By Rajan Hoole –
The justification for communal politics in defence of Tamil rights and an indication of the future direction it would take, are contained in S.J.V. Chelvanayakam’s deeply felt speech of 1948 on the Citizenship Bill:
“The Honourable Leader of the House told us that race is an important factor and that we must do everything to protect the race. What race did he mean? Is it the majority of this country? I say that this is the wrong approach to the whole question. Therefore, I say on behalf of those of us in the minority community who feel frightened by this trend of legislation that I protest against this type of legislation. As long as there are activities directed against communities and as long as these communities are minority communities, they must for their self-protection bind themselves in a communal way. The moment you remove the necessity for communal organisations, these communal organisations will cease to exit.”
There was also in the speech a sense of the Tamils having to look to India for their protection, which became a reality in July 1983:
“If the plantation labour in Ceylon did not even have the semblance of protection that it now has from the Indian Government, would they have even this measure of concession granted to them of becoming B-class citizens? Therefore, what is the use of saying that they ran away to India? That is their only piece of protection and you want to deprive them of that one piece of doubtful protection and place them completely at your mercy to do what you like with them.”
He pointed out that the duplicity over the Citizenship Bill had resulted in Ceylon ‘not being able to come to agreement with our nearest neighbour on an extremely important matter’. It is not any number of joint plane rides, Chelvanayakam told the Prime Minister that would bring amity with Nehru. Senanayake, he added, ‘must join the Honourable Prime Minister of India on a different plane, on the mental and moral plane in which the latter is flying through history.’
It is difficult not to be moved by Chelvanayakam. But on looking back it is also difficult to avoid the conclusion that the isolation and exclusive sense of victimhood Federal Party politics brought to the Tamils was unhealthy and ultimately tragic. There was little hint of recognition by him that the Left which was then powerful in the South took the same stand as the Federal Party on the key issues of the day – the Citizenship and Language issues. The possibility of an alliance was never taken seriously, if ever contemplated. After all, it was a time when perhaps most of the leading intellectuals in Jaffna, including school principals and former veterans of the Youth Congress, supported the Left rather than the Federal Party.
The Federal Party need not have lost electorally. Its main electoral rival was the Tamil Congress from which it had split off in 1948. It could have allowed the Left two or three seats in the North where they had a strong following and have used Left support to marginalise the Tamil Congress in the remaining seats. It would have helped the Tamil cause a great deal. There were probably many reasons why it did not happen. One of them is no doubt that the Colombo Tamil elite who had a strong influence in the Federal Party were UNP at heart.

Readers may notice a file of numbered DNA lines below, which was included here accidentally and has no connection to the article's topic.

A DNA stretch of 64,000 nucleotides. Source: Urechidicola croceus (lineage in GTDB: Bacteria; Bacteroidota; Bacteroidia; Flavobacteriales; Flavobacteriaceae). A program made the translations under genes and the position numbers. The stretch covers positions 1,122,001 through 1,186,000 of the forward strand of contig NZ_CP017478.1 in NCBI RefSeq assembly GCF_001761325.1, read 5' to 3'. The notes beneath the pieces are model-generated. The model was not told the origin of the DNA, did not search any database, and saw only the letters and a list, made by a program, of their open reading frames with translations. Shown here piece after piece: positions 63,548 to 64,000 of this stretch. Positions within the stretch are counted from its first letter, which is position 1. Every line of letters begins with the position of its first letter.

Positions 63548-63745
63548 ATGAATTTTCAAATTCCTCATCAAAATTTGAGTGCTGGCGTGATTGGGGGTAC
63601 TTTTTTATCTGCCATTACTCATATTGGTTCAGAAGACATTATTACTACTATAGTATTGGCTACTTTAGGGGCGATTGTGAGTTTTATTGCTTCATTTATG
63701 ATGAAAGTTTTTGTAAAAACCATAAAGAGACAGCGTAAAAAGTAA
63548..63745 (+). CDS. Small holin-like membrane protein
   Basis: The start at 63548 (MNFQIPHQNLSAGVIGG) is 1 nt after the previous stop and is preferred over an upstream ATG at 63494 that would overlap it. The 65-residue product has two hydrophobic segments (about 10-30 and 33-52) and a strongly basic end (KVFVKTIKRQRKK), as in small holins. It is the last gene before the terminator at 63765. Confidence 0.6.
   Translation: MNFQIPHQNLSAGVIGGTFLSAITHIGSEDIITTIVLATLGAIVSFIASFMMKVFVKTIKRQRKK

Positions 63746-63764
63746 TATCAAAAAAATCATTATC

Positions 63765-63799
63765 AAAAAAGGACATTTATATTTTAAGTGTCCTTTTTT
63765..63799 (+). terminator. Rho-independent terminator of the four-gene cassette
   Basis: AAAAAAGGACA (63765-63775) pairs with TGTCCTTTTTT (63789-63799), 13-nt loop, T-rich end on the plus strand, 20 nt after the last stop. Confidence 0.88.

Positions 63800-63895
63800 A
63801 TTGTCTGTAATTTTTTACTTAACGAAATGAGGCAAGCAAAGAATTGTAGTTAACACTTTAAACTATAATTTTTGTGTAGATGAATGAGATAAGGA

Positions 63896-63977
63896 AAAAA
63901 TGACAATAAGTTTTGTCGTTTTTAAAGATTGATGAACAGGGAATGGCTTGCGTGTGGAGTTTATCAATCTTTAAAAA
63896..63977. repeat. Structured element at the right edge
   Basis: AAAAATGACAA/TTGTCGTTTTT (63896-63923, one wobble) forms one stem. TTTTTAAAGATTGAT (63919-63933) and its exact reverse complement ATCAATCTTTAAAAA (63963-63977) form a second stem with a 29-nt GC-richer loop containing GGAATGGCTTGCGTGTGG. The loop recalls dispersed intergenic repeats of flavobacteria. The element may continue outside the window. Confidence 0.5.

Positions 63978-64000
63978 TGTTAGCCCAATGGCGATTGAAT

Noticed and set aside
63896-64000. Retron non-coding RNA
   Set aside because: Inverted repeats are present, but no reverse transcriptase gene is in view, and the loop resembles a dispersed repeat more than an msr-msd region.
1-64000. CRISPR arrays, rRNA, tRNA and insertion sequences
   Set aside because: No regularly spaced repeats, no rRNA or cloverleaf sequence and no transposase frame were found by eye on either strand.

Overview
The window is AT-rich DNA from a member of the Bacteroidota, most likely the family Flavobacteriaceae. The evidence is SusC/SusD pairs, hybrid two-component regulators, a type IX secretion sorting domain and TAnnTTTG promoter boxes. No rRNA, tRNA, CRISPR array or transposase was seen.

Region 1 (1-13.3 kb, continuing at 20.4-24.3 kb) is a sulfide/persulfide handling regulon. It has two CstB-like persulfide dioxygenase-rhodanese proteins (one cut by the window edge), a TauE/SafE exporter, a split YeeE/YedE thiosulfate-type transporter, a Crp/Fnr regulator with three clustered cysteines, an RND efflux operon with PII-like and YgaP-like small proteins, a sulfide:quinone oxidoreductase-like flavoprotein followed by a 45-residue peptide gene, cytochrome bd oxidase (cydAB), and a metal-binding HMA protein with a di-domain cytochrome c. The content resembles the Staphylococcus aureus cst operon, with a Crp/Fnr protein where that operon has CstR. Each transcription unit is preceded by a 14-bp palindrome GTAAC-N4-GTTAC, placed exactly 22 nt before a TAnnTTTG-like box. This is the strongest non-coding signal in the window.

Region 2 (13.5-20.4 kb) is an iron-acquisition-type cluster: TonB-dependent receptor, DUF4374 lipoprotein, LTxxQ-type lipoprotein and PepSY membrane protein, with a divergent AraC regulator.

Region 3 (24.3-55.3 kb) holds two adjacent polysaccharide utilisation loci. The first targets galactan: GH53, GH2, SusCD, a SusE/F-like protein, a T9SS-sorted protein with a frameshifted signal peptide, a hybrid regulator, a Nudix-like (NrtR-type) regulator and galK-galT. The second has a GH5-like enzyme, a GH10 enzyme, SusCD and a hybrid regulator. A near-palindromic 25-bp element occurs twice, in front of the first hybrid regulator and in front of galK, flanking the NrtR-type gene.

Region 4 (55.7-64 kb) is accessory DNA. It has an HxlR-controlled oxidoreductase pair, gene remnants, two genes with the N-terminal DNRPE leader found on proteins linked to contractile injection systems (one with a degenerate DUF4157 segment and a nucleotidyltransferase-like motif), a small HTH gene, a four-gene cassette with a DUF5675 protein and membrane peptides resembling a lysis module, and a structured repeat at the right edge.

This brings us to the class character of the Federal Party. Its leaders were Tamils whose professional and commercial interests were centred in Colombo. For over a century they had close links with the Sinhalese ruling class with similar westernised backgrounds. Thus, even as the Sinhalese elite drifted towards dangerous chauvinistic posturing, they also tried to soften its impact on the Tamils and even woo Tamil votes. This they did by giving private assurances to the Tamil leaders with whom they had close personal links – through for example University College and schools like St. Thomas’ College, Mt. Lavinia, where Bandaranaike and Chelvanayakam were contemporaries. This worked up to a point.
For example, when Bandaranaike started articulating Sinhala Only, the UNP, then led by Sir John Kotelawela, increasingly became shaky over its previous commitment to parity of the languages. At a reception at Kokkuvil Hindu College, Jaffna, in 1955, Sir John pledged that his party remained committed to language parity. Subsequently, while Sinhalese cabinet ministers remained tight- lipped on language policy, Tamils in the government went about reassuring the Tamils. Eventually the UNP adopted Sinhala Only in time for the 1956 elections where it lost badly to Bandaranaike’s SLFP and its allies in the MEP.
Knowing that he had played a dangerous game, it was Bandaranaike’s turn to reassure the Tamil elite through the Bandaranaike – Chelvanayakam Pact, which he then unilaterally abrogated. Tamil votes were also useful in the South and assurances of future remedy were kept up by both the UNP and the SLFP. The Tamil elite were thus divided into apologists for the government and Tamil nationalists. But both were closely linked to economic interests in Colombo and the Tamil elite were in practice made amenable to waiting in hope over promises made, rather than leading the Tamils in sustained protest. The class character of the Federal Party moreover made it a natural ally of the right-of-centre UNP, rather than the left- of-centre SLFP.
The violence of July1983 was the final slap- in-the-face to Colombo-based Tamil elite aspirations. It turned the majority of the uncommitted Colombo Tamil elite into nationalists, separatists, and later in foreign climes, the propaganda vanguard of the LTTE. Their earlier indifference to the rural Tamils was, from their safe vantages, transformed into an eagerness to turn the children of these rural Tamils into cannon-fodder.
*To be continued..
*From Rajan Hoole‘s “Sri Lanka: Arrogance of Power – Myth, Decadence and Murder”. Thanks to Rajan for giving us permission to republish. To read earlier parts click here